Their budget for 2019 and 2020 is circa US$154m, with US$78m for the Alpala project (including feasibility studies), US$30m for land acquisitions, and US$40m for regional projects. 

    SolGold’s aggressive expansion in Ecuador has paid off with a recent press release highlighting “exciting new porphyry Cu-Au mineralization” at its Porvenir Project in southern Ecuador. According to SolGold CEO, Nick Mather, “The latest progress at Porvenir is indicative of the effort SolGold puts into its first mover advantage secured in 2014 across Ecuador.”

    “SolGold has identified and secured the best of an entire copper-gold province, the size and metallurgy of northern Chile. That’s a unique approach that can’t be replicated,” said Mather.

    Ecuador’s future potential

    In 2014, mining and quarrying activities amounted to less than 1% of Ecuador’s GDP. It now accounts for 1.55% with the government working on increasing this to 4% by attracting US$3.7 billion in mining investments by 2021. This will be no easy task, as the country tries to attract mining investment by reforming its regulatory framework, while also considering environmental and community concerns. 

    Last year, indigenous groups won two court cases against the government for not being properly consulted concerning the allocation of land for mineral exploration in their territories – a right that is protected by the constitution. One of these cases led to the retraction of 52 concessions by the government. 

    Due to community pressure, the cadaster is currently closed as the government aims to adjust its mining legislation relating to the awarding of concessions. Under the expected revised law, concessions will be granted via a system of bid rounds to streamline procedures and limit the potential for corruption; a move that is expected to also increase the countries competitiveness with Columbia, Peru and Chile.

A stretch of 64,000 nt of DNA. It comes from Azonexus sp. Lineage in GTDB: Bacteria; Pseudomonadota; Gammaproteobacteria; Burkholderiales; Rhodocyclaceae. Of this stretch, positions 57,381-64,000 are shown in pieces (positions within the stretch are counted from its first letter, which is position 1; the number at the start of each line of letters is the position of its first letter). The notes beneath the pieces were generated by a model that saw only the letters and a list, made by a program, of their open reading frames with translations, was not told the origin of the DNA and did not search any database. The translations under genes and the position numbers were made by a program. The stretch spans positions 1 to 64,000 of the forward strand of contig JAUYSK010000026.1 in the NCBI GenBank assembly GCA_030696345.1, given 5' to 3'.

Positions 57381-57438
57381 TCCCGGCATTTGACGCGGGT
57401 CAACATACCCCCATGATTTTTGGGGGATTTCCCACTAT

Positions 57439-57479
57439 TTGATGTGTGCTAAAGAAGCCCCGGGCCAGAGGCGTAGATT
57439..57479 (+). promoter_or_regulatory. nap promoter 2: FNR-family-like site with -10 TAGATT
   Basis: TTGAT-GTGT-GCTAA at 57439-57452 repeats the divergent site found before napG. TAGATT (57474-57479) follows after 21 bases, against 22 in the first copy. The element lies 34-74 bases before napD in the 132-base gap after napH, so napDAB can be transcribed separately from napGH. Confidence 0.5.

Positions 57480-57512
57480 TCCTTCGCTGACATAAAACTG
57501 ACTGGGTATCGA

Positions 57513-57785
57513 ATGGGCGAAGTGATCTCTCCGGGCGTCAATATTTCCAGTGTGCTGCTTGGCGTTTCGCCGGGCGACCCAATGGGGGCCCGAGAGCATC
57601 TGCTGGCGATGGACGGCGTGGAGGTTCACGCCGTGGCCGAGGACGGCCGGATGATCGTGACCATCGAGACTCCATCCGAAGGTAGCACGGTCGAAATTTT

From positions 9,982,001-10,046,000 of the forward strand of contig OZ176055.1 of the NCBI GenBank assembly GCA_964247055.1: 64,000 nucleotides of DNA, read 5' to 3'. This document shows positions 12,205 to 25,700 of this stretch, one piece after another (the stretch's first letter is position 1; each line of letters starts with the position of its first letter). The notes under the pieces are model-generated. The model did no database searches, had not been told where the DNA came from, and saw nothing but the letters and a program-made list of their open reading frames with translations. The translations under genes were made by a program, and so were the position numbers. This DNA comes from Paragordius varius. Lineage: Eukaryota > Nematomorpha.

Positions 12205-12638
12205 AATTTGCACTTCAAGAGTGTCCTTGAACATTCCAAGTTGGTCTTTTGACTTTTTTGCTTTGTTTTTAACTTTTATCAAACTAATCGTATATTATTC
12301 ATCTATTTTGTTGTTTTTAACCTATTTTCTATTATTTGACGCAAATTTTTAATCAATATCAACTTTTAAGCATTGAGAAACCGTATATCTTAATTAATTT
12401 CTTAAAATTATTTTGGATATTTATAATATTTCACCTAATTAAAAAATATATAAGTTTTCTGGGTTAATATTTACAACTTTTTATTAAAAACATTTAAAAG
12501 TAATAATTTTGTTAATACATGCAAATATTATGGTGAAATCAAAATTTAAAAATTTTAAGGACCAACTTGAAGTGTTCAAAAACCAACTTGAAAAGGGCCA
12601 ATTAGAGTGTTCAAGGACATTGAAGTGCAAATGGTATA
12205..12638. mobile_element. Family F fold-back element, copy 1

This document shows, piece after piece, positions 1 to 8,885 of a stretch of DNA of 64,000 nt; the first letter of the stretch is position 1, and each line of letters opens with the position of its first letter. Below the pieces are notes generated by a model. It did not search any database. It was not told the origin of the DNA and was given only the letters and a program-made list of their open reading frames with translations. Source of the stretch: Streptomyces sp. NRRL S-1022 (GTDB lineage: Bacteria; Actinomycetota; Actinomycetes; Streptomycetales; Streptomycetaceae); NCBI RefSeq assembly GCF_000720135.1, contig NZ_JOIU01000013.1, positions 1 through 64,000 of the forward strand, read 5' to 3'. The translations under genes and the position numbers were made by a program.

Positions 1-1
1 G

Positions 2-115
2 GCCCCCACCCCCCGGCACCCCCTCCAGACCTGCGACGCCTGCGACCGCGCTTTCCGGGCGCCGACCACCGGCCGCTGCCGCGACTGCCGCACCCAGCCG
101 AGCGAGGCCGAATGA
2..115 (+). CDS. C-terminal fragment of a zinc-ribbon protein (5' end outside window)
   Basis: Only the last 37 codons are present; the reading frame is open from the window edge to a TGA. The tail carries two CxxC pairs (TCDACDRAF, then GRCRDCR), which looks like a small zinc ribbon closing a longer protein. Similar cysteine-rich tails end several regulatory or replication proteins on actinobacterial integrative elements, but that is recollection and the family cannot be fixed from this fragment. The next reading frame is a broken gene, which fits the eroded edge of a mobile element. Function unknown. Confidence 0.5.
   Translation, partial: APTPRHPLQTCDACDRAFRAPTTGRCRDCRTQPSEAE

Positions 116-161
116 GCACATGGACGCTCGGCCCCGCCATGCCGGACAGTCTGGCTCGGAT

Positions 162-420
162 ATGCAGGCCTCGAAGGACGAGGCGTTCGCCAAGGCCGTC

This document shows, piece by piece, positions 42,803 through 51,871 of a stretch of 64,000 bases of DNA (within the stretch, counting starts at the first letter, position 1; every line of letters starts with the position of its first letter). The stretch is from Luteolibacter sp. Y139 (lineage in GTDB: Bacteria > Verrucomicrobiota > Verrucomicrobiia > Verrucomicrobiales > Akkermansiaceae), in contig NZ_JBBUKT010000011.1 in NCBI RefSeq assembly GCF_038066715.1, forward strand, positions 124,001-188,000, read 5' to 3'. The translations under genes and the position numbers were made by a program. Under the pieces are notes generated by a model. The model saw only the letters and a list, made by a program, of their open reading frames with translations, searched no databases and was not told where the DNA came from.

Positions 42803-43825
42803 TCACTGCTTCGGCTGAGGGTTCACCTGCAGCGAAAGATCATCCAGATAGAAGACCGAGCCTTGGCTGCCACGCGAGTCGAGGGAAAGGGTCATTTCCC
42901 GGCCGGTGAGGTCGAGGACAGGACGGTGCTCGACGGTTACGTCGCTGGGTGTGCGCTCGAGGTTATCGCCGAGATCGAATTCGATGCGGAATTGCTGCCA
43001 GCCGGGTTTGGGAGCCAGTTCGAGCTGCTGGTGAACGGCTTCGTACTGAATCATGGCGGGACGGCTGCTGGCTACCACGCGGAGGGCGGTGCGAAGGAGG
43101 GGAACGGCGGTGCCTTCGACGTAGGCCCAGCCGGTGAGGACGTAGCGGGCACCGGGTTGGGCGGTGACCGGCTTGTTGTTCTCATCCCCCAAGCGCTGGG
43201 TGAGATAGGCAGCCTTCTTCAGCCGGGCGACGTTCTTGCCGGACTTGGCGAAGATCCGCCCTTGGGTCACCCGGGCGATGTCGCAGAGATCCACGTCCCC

SolGold’s press office commented they have not had any difficulties with obtaining exploration licenses, other than seeing “increased competition through much higher value bids, from major mining companies in the past two years who have woken up to Ecuador’s potential following the discovery at Cascabel.” The company believes that revisions of the mining law will be positive for SolGold, “as the country continues to encourage investment from mining companies”. 

    While mining in Ecuador continues to present risks due to a relatively new and continually adapting mining legislation, along with potential community issues, it arguably contains the most underexplored part of the Andes – a mountain chain which contains world class deposits in Peru and Chile. 

    For SolGold and other juniors, Ecuador’s mining potential far outweighs the potential risks. Many of the majors however, still appear hesitant, preferring rather to invest in the juniors while Ecuador develops a reputation as a stable mining jurisdiction. 

    Written for MiningIR by Luke Viljoen

    Luke Viljoen is a project manager in the extractives sector with several years broad experience in exploration and mining across Africa. He specializes in helping companies solve complex issues in challenging environments. Connect with Luke on LinkedIn or email him directly on lukejv{at}gmail.com

    Disclaimer
    MiningIR host a variety of articles from a range of sources, our content, while interesting, should not be considered as formal financial advice. Always seek professional guidance and consult a range of sources before investing.